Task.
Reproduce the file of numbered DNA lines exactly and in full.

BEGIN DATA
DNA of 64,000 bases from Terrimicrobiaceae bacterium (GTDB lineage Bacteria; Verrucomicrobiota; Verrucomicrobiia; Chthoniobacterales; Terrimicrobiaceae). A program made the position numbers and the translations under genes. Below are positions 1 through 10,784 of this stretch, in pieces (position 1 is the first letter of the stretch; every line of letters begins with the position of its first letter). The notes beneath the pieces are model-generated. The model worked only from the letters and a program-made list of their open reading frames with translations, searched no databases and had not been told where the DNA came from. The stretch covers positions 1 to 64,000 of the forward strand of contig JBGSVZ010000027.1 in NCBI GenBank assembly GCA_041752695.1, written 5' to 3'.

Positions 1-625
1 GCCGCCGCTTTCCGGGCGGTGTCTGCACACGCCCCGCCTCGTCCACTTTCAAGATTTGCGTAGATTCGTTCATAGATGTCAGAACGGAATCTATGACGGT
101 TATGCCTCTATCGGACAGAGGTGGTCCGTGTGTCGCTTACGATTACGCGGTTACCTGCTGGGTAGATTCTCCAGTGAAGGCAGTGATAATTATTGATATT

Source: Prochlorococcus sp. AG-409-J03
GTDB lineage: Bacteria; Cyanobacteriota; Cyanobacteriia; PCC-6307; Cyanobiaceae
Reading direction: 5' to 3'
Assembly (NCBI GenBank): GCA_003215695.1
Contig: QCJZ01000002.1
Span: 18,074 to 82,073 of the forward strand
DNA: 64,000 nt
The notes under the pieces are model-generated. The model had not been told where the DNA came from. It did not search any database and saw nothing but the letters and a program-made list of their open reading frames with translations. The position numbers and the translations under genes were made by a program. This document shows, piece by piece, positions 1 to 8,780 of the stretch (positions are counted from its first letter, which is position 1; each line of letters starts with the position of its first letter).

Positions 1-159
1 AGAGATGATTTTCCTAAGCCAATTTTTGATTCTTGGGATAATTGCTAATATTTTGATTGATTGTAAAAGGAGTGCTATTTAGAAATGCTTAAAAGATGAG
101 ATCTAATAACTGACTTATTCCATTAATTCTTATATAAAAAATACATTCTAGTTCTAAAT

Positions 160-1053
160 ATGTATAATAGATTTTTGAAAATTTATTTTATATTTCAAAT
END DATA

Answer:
DNA of 64,000 bases from Terrimicrobiaceae bacterium (GTDB lineage Bacteria; Verrucomicrobiota; Verrucomicrobiia; Chthoniobacterales; Terrimicrobiaceae). A program made the position numbers and the translations under genes. Below are positions 1 through 10,784 of this stretch, in pieces (position 1 is the first letter of the stretch; every line of letters begins with the position of its first letter). The notes beneath the pieces are model-generated. The model worked only from the letters and a program-made list of their open reading frames with translations, searched no databases and had not been told where the DNA came from. The stretch covers positions 1 to 64,000 of the forward strand of contig JBGSVZ010000027.1 in NCBI GenBank assembly GCA_041752695.1, written 5' to 3'.

Positions 1-625
1 GCCGCCGCTTTCCGGGCGGTGTCTGCACACGCCCCGCCTCGTCCACTTTCAAGATTTGCGTAGATTCGTTCATAGATGTCAGAACGGAATCTATGACGGT
101 TATGCCTCTATCGGACAGAGGTGGTCCGTGTGTCGCTTACGATTACGCGGTTACCTGCTGGGTAGATTCTCCAGTGAAGGCAGTGATAATTATTGATATT

Source: Prochlorococcus sp. AG-409-J03
GTDB lineage: Bacteria; Cyanobacteriota; Cyanobacteriia; PCC-6307; Cyanobiaceae
Reading direction: 5' to 3'
Assembly (NCBI GenBank): GCA_003215695.1
Contig: QCJZ01000002.1
Span: 18,074 to 82,073 of the forward strand
DNA: 64,000 nt
The notes under the pieces are model-generated. The model had not been told where the DNA came from. It did not search any database and saw nothing but the letters and a program-made list of their open reading frames with translations. The position numbers and the translations under genes were made by a program. This document shows, piece by piece, positions 1 to 8,780 of the stretch (positions are counted from its first letter, which is position 1; each line of letters starts with the position of its first letter).

Positions 1-159
1 AGAGATGATTTTCCTAAGCCAATTTTTGATTCTTGGGATAATTGCTAATATTTTGATTGATTGTAAAAGGAGTGCTATTTAGAAATGCTTAAAAGATGAG
101 ATCTAATAACTGACTTATTCCATTAATTCTTATATAAAAAATACATTCTAGTTCTAAAT

Positions 160-1053
160 ATGTATAATAGATTTTTGAAAATTTATTTTATATTTCAAAT